Treatment Strategies post-Bevacizumab in neovascular Age-related Macular Degeneration

Retina Specialist Provides Insights on Managing Wet AMD and DME

In a recent discussion, Dr. Ehsan Rahimy, a retina specialist at the Palo Alto Medical Foundation and adjunct faculty at Stanford University School of Medicine, delved into various strategies for managing patients with wet age-related macular degeneration (AMD) or diabetic macular edema (DME).

One approach Dr. Rahimy highlighted involves a treat-and-extend method for patients with stable vision and CST of 350 microns without recurrent fluid. By gradually extending treatment intervals from four to twelve weeks, and even up to 16 to 18 weeks post-COVID era, using agents like aflibercept or ranibizumab, patients can benefit from this approach.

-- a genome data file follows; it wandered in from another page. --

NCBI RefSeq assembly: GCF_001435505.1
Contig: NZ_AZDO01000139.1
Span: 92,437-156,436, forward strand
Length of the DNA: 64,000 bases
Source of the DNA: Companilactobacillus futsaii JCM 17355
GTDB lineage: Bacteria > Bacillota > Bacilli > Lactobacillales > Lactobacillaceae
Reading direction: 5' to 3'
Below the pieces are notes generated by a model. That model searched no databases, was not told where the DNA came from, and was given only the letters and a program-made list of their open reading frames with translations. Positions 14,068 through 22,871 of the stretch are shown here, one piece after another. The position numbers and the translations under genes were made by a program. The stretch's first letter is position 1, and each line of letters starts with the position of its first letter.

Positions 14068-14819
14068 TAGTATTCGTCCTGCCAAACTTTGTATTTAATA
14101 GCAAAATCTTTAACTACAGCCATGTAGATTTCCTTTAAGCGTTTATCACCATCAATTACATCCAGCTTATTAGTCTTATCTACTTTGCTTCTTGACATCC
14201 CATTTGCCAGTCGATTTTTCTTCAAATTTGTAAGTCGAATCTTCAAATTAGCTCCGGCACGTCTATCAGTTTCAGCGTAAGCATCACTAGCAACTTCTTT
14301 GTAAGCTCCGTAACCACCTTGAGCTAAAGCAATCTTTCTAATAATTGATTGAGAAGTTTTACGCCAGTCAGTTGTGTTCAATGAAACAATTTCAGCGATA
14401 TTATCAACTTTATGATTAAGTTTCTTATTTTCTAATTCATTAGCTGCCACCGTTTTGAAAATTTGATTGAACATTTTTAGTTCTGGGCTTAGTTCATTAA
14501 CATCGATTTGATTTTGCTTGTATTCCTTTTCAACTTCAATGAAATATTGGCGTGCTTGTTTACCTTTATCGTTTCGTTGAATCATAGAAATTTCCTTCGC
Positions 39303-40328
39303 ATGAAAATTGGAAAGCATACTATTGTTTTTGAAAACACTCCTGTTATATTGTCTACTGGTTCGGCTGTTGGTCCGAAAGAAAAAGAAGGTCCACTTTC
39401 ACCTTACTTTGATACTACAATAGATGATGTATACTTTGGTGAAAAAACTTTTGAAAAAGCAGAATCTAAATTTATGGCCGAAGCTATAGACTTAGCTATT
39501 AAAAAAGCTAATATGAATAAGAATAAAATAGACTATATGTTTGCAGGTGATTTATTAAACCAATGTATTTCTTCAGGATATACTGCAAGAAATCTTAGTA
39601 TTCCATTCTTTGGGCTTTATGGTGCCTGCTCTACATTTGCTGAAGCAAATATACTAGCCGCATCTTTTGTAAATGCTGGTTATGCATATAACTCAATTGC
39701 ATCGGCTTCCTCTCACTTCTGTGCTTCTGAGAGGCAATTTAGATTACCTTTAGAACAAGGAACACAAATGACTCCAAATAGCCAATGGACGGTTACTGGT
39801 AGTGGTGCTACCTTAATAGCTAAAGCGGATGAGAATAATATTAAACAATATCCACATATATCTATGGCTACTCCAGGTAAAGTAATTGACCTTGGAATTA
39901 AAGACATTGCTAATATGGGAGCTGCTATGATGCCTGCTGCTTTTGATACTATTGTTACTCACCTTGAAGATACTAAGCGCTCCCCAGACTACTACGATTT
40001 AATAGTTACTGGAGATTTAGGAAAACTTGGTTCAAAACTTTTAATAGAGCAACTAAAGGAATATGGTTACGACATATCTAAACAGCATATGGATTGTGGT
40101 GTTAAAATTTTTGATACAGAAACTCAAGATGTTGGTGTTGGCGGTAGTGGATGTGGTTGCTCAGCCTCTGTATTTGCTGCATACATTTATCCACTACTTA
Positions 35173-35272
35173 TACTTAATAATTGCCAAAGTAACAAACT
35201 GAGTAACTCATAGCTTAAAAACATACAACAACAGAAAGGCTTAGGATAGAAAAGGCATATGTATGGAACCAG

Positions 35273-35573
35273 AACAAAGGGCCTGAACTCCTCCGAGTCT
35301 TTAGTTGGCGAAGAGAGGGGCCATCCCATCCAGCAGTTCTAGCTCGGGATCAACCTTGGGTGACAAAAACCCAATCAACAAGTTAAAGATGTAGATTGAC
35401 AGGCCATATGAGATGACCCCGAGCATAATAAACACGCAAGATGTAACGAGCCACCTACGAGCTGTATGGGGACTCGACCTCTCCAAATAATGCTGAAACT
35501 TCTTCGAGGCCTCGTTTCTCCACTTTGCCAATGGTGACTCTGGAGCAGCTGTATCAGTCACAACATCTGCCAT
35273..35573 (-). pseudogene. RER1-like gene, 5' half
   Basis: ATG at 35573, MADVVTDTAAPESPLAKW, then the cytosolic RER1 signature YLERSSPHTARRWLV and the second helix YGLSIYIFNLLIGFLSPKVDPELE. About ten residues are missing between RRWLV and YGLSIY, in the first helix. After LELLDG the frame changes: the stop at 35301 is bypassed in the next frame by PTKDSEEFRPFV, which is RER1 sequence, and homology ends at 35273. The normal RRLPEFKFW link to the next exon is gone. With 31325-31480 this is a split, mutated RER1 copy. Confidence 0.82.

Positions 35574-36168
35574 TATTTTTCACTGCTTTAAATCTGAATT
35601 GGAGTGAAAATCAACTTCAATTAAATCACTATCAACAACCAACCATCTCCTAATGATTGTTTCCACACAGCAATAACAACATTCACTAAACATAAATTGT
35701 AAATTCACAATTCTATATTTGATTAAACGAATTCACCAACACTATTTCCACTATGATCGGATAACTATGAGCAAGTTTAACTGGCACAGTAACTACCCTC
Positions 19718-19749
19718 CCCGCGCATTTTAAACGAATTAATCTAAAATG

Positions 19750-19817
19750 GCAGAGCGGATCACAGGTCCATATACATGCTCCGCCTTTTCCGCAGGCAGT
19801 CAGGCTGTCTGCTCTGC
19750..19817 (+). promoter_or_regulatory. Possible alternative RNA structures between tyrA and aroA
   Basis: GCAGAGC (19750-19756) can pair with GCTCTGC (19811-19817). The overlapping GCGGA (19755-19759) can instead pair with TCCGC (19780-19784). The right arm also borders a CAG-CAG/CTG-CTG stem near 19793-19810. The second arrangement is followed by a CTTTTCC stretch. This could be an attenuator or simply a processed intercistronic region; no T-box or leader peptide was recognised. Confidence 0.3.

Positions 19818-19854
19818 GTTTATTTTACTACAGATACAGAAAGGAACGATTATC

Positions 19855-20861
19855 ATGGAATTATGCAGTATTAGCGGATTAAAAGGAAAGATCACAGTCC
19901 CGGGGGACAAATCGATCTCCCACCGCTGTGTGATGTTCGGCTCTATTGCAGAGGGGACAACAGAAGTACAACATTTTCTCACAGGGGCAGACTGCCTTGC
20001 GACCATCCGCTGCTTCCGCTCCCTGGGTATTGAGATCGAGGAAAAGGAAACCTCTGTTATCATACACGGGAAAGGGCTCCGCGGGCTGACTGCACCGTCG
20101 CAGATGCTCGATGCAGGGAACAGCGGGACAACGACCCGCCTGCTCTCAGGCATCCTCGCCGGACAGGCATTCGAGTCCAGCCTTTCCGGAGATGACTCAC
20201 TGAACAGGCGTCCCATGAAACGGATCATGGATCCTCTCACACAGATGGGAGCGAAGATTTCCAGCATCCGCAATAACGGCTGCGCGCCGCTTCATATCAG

However, some patients may encounter resistance to extending treatment intervals despite initial success. Dr. Rahimy discussed the importance of considering patient preferences for shorter intervals, while also exploring the option of switching to branded agents like aflibercept or faricimab to achieve increased durability and extend intervals up to three or four months.

Furthermore, in cases where patients show persistence of fluid despite treatment, indicating a lack of response to bevacizumab, achieving complete dryness remains the primary goal before extending intervals. Early therapy switching may be necessary to achieve optimal anatomical outcomes.

Dr. Rahimy’s insights emphasize the need for a nuanced approach when managing patients with AMD or DME, taking into account factors such as treatment response, patient preferences, and the pursuit of optimal anatomical outcomes. This highlights the complex nature of these conditions and the importance of personalized care for each patient.